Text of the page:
Look, I'm not going to pass up the chance to eat my favorite Thanksgiving foods, even if they have the potential to send me into a mega napping session. I care too much about the traditions, the amazing flavors, and the time spent catching up with family to worry about which Thanksgiving foods make you tired, and whether or not a slice of pumpkin pie will cause me to pass out on the coffee table. But if you're looking to reduce your post-meal sleepiness a little on Nov. 22, you could always make a point to only eat as much as you're truly hungry for, and save some leftovers for the next time you're feeling peckish.
"To some extent," Kim Yawitz, a registered dietitian/nutritionist in private practice in St. Louis, Missouri, tells Elite Daily in an email, "drowsiness from turkey, carbohydrates, and other foods can be minimized by eating in moderation."
But listen: If you want to go all out on Thanksgiving and feast until you simply can't eat another bite, more power to you, girl. A different strategy to keep yourself from dozing off in the middle of a conversation with your cousins might be to simply get up and move around a little. "One of the best things you can do is to get moving, ideally within 30 minutes of your meal," Yawitz suggests. "This will help lower blood sugar, aid in digestion, and get the blood flowing. Volunteer for dish duty, or suggest a 15-minute group walk after your meal." And hey, once your food has had a chance to settle in your belly, you might even have room for one last slice of pie.
You might be quick to blame turkey for your marathon nap after the big meal, but according to Yawitz, it probably isn't the main culprit behind your sleepiness. While the meat does contain an amino acid called L-tryptophan — which, she tells Elite Daily, breaks down in your body to the sleep-inducing chemicals melatonin and serotonin — "turkey is no higher in tryptophan than many other foods we eat, including cheese and other types of meat." So, if turkey were to blame, Yawitz explains, "we’d get tired after eating other protein-rich meals as well."
Having said all of that, here are a few of the Thanksgiving foods to watch out for if you'd like to stay alert and energized throughout the holiday festivities.
On those nights when it seems almost impossible to drift off, you might have tried taking a melatonin supplement to help balance out your sleep cycle. The naturally occurring melatonin in walnuts can have a similarly significant effect on your body, according to a study published in the medical journal Nutrition. You might think that pecans are the main nuts at a Thanksgiving feast, but from green beans to sweet potato casserole, you're likely to find walnuts in a number of dishes on the holiday as well, so just keep in mind that those little guys could make you a little sleepy.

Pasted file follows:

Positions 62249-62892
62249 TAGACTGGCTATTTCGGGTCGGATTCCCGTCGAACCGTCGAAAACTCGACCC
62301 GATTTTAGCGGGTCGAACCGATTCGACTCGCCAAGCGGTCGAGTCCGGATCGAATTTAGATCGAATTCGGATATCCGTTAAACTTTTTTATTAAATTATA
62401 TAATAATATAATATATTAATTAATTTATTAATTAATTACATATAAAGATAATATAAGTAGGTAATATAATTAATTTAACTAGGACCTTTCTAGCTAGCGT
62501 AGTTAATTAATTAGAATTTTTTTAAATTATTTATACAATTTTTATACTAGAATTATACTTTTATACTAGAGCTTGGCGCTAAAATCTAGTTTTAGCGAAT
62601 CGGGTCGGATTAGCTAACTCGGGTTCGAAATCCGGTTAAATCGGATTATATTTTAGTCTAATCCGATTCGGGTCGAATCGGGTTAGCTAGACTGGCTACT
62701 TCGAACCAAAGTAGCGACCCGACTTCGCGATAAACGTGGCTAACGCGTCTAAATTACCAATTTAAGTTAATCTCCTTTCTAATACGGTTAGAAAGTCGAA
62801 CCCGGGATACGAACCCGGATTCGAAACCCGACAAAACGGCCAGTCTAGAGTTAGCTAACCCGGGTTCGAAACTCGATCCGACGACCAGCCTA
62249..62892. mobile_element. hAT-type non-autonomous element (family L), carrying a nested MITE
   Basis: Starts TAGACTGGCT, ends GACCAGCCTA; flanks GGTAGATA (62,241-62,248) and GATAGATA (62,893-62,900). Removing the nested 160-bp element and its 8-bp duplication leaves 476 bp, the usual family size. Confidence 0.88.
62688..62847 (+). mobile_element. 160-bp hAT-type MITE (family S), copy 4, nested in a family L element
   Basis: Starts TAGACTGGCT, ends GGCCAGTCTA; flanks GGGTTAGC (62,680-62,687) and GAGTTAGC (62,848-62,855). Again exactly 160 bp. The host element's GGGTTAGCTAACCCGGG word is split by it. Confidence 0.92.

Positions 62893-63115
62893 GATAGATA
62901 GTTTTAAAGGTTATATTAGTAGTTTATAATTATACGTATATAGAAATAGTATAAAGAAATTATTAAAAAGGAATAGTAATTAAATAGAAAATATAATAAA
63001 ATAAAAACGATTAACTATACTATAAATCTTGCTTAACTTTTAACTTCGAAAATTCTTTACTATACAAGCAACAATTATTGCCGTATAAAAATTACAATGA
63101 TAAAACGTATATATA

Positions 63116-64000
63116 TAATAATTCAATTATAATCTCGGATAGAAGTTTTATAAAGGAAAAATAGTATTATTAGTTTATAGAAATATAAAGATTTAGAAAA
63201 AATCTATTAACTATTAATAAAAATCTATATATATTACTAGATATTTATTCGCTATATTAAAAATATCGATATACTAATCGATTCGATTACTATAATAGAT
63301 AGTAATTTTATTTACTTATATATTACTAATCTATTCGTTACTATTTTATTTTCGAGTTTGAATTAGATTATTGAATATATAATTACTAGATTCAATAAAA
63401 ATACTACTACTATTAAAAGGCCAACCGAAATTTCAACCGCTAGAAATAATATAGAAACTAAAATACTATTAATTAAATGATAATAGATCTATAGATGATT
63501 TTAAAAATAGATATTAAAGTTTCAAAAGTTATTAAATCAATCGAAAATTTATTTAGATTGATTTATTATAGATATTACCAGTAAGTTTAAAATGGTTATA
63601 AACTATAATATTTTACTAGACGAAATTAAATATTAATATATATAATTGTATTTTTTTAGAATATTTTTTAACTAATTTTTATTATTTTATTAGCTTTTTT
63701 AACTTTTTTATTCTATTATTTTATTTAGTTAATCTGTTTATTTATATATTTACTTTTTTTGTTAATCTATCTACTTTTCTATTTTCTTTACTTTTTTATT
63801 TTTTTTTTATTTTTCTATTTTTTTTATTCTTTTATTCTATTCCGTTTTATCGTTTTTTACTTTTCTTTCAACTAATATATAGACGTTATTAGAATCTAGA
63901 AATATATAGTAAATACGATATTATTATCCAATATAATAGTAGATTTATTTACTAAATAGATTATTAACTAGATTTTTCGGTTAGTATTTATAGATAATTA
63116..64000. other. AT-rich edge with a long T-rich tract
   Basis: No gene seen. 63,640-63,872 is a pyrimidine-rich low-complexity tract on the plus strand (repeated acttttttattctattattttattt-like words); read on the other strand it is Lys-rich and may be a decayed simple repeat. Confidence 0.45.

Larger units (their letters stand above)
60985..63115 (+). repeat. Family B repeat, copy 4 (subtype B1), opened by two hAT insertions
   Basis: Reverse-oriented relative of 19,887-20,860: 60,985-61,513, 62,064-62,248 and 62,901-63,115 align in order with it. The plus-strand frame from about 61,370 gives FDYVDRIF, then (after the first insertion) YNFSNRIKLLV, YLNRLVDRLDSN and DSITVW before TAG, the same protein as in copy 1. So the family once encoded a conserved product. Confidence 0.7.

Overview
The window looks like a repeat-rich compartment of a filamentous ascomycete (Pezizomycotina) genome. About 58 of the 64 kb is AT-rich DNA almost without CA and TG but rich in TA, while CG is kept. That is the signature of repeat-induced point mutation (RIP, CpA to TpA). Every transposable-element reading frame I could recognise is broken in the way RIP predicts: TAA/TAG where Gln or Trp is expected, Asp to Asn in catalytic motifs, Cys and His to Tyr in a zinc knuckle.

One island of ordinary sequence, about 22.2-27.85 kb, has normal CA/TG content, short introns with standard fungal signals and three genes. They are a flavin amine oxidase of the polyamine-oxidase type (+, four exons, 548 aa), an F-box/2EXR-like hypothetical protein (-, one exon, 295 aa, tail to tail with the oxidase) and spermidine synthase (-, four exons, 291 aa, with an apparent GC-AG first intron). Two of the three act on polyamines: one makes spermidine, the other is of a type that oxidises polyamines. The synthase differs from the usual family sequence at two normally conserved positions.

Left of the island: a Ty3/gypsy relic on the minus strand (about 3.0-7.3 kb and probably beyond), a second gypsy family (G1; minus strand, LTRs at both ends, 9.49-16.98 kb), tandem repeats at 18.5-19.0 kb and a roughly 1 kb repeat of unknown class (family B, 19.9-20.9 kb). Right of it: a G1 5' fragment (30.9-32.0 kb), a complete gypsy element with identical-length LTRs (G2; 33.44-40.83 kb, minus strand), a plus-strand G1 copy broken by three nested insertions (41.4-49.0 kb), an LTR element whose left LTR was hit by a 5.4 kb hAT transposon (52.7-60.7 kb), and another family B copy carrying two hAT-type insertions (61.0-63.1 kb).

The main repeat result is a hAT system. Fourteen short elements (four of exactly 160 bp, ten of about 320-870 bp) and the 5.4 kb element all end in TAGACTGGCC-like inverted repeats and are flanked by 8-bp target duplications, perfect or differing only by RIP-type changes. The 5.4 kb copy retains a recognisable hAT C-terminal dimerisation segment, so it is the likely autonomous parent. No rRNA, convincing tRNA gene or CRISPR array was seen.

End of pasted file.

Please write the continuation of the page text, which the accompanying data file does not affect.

Since I grew up in the south, my Thanksgiving celebrations have pretty much always been synonymous with a pot full of collards simmered in bacon fat. According to MedlinePlus.gov, dark leafy greens are one of the biggest sources of magnesium, a mineral that can naturally make you sleepy, so don't be surprised if you're struggling to stay awake after a plate full of these veggies.
"Many of us have a drink or two with Thanksgiving dinner," says Yawitz, but according to the dietitian/nutritionist, even a little bit of alcohol has the potential to make you extra drowsy. "Alcohol slows down activity in certain brain receptors and makes us feel more relaxed," she explains, "so a carb-rich meal with a couple of drinks is a one-two punch when it comes to sleepiness."
There are very few foods I love more in this world than freshly baked bread, so one of my favorite parts of a Thanksgiving feast is loading up on those super soft dinner rolls that seem to be perpetually passed around. According to Yawitz, these little guys are unexpected culprits when it comes to making you sleepy. "There’s a big spike in a hormone called insulin — which takes up sugar in the blood — after a carb-rich meal," she tells Elite Daily.
These carb-y treats don't just contribute to your drowsiness on their own, though. They can actually make your body react more strongly to that sleep-inducing tryptophan, Yawitz says. "Insulin also decreases levels of amino acids in the blood relative to tryptophan, which means more tryptophan gets to the brain and more serotonin is released," she explains.
Whenever I think of the words "pumpkin pie," they are always accompanied by a host of trumpets in my head — the dessert is just that good, IMO.
But yes, too much of this heavenly delight could potentially trigger some sleepy feels. "Foods higher in simple sugars, like pies, can trigger greater insulin release and possibly increase drowsiness," says Yawitz.
There is a spot of hope, however; according to Yawitz, the name of the game is to eat the dessert in moderation. But, honestly, if you want to eat as much pie as your stomach can take, and pass out on the couch immediately after the fact, who am I to judge?